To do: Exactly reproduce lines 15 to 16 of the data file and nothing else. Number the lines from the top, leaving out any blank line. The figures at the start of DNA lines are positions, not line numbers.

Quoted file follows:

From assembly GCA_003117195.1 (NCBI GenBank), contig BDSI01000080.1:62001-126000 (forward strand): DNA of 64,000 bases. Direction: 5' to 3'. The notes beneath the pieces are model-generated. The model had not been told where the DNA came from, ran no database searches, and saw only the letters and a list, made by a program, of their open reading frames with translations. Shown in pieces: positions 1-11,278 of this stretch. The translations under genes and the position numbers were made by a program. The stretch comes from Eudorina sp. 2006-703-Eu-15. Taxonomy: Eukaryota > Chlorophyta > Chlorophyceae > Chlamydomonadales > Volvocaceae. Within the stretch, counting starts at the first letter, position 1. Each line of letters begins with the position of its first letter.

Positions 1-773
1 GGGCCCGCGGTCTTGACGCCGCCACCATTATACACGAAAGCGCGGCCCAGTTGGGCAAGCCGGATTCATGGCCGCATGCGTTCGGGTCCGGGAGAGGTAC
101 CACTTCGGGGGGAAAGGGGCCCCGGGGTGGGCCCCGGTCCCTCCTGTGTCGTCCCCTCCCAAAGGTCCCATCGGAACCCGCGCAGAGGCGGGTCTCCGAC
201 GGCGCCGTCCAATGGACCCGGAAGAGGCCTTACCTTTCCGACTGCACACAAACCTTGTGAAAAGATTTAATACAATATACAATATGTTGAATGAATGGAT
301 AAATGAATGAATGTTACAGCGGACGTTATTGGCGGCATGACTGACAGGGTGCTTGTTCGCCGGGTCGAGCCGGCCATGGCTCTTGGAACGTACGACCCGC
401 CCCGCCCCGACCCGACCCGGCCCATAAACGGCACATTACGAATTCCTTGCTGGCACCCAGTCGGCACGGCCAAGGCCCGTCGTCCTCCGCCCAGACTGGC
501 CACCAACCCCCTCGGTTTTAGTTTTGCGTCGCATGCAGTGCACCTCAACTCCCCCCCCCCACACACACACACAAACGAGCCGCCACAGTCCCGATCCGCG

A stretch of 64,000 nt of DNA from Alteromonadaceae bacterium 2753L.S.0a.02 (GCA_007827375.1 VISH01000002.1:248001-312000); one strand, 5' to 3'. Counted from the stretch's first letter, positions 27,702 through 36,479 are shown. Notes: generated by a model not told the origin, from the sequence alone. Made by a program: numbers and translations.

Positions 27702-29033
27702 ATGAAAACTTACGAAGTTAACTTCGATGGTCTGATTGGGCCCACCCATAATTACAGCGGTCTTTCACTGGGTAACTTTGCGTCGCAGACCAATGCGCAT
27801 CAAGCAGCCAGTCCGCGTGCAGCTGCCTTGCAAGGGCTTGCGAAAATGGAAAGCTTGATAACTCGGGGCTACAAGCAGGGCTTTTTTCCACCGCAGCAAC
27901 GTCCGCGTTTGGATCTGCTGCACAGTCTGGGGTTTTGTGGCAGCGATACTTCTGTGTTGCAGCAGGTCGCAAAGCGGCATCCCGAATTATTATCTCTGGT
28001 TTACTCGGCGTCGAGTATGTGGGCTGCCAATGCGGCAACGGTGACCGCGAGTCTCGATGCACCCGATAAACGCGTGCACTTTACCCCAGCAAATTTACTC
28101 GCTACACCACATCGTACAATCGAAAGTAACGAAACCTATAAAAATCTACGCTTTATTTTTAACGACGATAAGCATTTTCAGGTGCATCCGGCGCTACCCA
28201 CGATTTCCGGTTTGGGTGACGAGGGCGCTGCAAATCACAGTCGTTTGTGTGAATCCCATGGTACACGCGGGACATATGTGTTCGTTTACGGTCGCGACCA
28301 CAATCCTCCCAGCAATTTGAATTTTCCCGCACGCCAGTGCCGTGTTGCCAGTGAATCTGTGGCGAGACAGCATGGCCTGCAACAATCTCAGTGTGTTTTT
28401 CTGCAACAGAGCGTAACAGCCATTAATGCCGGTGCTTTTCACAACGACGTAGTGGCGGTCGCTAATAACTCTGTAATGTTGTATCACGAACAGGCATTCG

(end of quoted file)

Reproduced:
28101 GCTACACCACATCGTACAATCGAAAGTAACGAAACCTATAAAAATCTACGCTTTATTTTTAACGACGATAAGCATTTTCAGGTGCATCCGGCGCTACCCA
28201 CGATTTCCGGTTTGGGTGACGAGGGCGCTGCAAATCACAGTCGTTTGTGTGAATCCCATGGTACACGCGGGACATATGTGTTCGTTTACGGTCGCGACCA